By Rev. Canon S. Sebastian Campbell
“Count your blessings, name them one by one…”
Have you ever counted them?
The big bad wolf keeps coming. So what do you do? Throw one blessing in his path at a time. It will certainly slow him down. You see, he cannot deal with blessings, he survives only on negatives.
The big bad wolf is dirty, nasty and despicable. He fumes at the mouth and spits hate all the time. There is a big bad wolf for everyone of us. Many have been sent to untimely graves because they couldn’t or refuse to paralyse this ugly monster. We feel him and make him more dangerous by feeding him a diet of hate; tit for tat.
Focusing on the negative while ignoring or downplaying the positive will certainty increase stress. If ten things went well and one thing went wrong, most people will talk about that one thing when someone asks how your day was. Doing so can deflate your mood and make you question your abilities or value.
I go into self pity many times. Yes, I have those pity parties. I think I should be much further in life than where I am. And yes, I blame some people out there for messing me up, spoiling my chances, talking bad about me, reporting negative things about me, especially to my superiors. Yes, I’ve a hit list of all those architects of my stagnation.
In our society we have many women who believe that at 40 they should be married with children and so they avoid class reunions and friends who they believe are ahead of them in the way we measure success. Does anyone of us have enough to show for our time spent in this world?
How often I forget my heritage:
Product of the happiest family in the world from the greatest geographical area known in the world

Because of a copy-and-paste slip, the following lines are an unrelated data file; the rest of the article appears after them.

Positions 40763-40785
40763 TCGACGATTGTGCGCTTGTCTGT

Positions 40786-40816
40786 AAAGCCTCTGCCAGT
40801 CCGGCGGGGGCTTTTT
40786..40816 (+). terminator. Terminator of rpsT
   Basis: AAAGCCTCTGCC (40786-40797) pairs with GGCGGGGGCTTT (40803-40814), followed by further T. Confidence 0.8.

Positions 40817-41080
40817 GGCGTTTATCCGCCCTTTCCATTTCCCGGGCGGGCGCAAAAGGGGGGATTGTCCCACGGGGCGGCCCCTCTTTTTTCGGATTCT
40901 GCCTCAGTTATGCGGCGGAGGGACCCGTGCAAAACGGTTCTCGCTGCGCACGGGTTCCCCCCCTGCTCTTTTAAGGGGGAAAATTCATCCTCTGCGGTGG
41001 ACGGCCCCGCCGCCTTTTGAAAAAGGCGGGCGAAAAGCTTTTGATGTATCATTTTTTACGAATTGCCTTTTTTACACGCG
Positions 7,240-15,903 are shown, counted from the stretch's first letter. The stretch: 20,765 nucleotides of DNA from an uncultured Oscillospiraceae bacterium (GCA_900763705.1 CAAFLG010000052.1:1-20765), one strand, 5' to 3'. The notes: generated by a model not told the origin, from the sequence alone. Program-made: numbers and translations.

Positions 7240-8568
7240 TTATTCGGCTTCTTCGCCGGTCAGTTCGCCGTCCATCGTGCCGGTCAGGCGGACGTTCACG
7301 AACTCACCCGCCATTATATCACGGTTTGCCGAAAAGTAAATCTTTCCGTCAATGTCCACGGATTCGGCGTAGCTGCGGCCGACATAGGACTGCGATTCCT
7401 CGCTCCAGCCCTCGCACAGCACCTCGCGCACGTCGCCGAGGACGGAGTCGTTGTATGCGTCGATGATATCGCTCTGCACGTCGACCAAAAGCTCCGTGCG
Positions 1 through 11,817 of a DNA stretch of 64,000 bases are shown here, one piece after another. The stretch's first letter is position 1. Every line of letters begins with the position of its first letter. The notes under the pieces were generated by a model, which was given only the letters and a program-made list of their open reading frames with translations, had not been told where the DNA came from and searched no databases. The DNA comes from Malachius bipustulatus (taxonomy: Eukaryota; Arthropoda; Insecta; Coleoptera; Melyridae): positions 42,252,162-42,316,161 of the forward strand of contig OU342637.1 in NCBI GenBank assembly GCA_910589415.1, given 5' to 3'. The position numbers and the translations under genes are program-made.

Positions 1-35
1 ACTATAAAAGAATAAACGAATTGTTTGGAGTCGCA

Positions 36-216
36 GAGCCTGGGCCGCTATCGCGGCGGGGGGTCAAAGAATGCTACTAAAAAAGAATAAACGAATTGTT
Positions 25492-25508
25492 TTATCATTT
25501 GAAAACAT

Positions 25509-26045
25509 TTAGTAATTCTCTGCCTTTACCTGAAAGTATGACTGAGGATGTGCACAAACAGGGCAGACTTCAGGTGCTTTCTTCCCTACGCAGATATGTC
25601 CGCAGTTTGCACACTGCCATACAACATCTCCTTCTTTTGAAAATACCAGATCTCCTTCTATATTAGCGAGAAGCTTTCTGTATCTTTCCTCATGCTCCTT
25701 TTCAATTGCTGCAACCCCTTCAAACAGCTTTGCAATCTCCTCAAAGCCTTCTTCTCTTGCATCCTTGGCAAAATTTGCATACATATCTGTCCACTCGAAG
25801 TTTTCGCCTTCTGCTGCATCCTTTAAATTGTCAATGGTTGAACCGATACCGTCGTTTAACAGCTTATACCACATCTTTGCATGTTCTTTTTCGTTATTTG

A graduate of Arthur’s Town All Age School, St John’s College, the University of the West Indies and Princeton
Earning degrees of value
Being privileged to have served in both church and state throughout the Bahamas and further afield.
Having friends who will go to war for me
Having my own super great family.
And it doesn’t end there. I will continue to count my blessings. No big bad wolf can overcome any one of these. Each is a hurdle to him.
You have much to show for your life. Listening to the stories of others, don’t compare yourself. Simply appreciate your blessing; it’s peculiar to you.
To reduce your stress and improve your mood, focus on the positive. Think of what is going well in your life. Consider your relationships, career, work, health and fitness, personal or professional growth and spirituality. Where are you solid? When can you say with confidence “I’m somebody!”
Focus on your specific gifts, strengths and successes. Write them down. Give yourself credit for being a good family member, a great parent, a good sibling, a great leader. Ask a friend to say what good they see in you. Add them to your list.
Think of the challenges you have overcome. What strengths help you to succeed? What has helped you to cope in the mess of life. Think of how you overcame the onslaught of a false friend. How you have coped in a messy divorce. How your negotiation skills saved some deal you were fighting for. You must have an incident in your life where you have overcome some obstacle. You have a super human trait in something. Count them all!
Look for strengths in other people (not just their faults); we tend to suffer from a selection bias. If we look for what’s wrong in ourselves or other people we’ll find plenty examples. So hunt for positives. Identify two strengths for each fault.
Keep a gratitude journal. Studies have found that writing down things for which we are grateful can improve sleep, reduce symptoms of illness and increase happiness in adults and children. Keep your entries short – a simple sentence – and make them personal. focusing on people to whom you are grateful. This has more impact than focusing on things. Make a list of the people who are impacting you for good.
This is a wonderful time of the year to count your blessings.